An underactive thyroid can turn your hormone production down to ‘low’, so it’s no surprise that your mood, metabolism, energy levels and a whole host of other bodily functions can sink there too. 

If you’ve been diagnosed with an underactive thyroid – known medically as hypothyroidism – you may be struggling with unexplained weight gain, lack of energy, weak and sore muscles, low mood and constipation.

Thankfully, there is hope for sufferers of hypothyroidism. NAPHL Health Hub Exercise Physiologist Aric Visentin (pictured) said exercise may be the answer to relieving some of the symptoms of a sluggish thyroid.

“The thyroid’s function is to regulate the body's metabolic rate, controlling heart, muscle and digestive function, brain development and bone maintenance,” Mr Visentin said.

“Regular exercise improves our thyroid function and relieves many of the symptoms of hypothyroidism,” he said.

The local clinician said it is possible to target your symptoms by choosing particular types of exercise.

“Low-impact cardiovascular exercises such as cycling, walking and swimming aid in weight loss,” Mr Visentin said.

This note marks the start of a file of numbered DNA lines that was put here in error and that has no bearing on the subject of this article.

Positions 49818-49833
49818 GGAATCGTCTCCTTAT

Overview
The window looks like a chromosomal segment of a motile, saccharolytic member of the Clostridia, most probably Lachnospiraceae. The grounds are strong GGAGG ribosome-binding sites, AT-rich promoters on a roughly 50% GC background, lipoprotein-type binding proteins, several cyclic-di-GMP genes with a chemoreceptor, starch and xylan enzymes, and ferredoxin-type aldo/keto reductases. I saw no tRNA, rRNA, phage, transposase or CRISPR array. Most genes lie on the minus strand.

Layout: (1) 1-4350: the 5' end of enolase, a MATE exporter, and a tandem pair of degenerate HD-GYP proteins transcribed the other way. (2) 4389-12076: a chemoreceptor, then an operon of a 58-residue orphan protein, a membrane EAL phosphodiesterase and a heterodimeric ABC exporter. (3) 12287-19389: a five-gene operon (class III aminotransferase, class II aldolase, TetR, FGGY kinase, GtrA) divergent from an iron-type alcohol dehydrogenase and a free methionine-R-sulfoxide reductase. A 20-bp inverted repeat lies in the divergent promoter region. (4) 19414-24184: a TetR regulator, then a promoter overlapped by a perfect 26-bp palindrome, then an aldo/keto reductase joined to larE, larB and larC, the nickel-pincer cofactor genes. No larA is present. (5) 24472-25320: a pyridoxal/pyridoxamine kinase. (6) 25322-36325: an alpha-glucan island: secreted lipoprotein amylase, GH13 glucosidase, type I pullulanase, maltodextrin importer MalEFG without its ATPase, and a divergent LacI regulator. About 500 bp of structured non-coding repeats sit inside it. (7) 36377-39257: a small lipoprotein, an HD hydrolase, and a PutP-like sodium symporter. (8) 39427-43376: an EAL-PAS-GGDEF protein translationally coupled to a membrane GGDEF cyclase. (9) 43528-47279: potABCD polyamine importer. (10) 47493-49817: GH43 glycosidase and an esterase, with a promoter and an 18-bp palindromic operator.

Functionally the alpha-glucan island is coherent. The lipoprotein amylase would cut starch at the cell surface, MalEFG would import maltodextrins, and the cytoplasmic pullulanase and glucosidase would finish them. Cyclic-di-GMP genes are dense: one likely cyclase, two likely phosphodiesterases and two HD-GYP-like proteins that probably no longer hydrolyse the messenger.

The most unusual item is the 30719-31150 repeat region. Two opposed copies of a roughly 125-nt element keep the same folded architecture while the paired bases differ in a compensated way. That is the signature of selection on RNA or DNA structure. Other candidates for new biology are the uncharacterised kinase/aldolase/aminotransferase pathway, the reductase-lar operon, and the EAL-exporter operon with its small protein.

“Resistance training can help keep the weight off too, as our muscles need more energy to maintain themselves than soft tissue. It also boosts your metabolism and your overall strength,” he said.

“Swimming is excellent for those who experience any joint pain. The water pressure reduces stress on your joints and aids in blood flow.”


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We all know the importance of exercise on our mental health, with Mr Visentin reminding us that moving your body regularly can help with the low moods that can come with an underactive thyroid.

“If your condition has you stressed or feeling down, aerobic exercises can elevate metabolism, improve energy and improve your mood,” he said.

If you have been diagnosed with hypothyroidism, an Exercise Physiologist can guide you in how to exercise safely and effectively for your condition. To find out more, call 07 4722 8750 to book an appointment today. 

This is general health advice only. Exercise does not replace medical treatment for hypothyroidism, but is a useful add on and may assist in the management of hypothyroidism. You should speak to your doctor for diagnosis and treatment of thyroid disorders.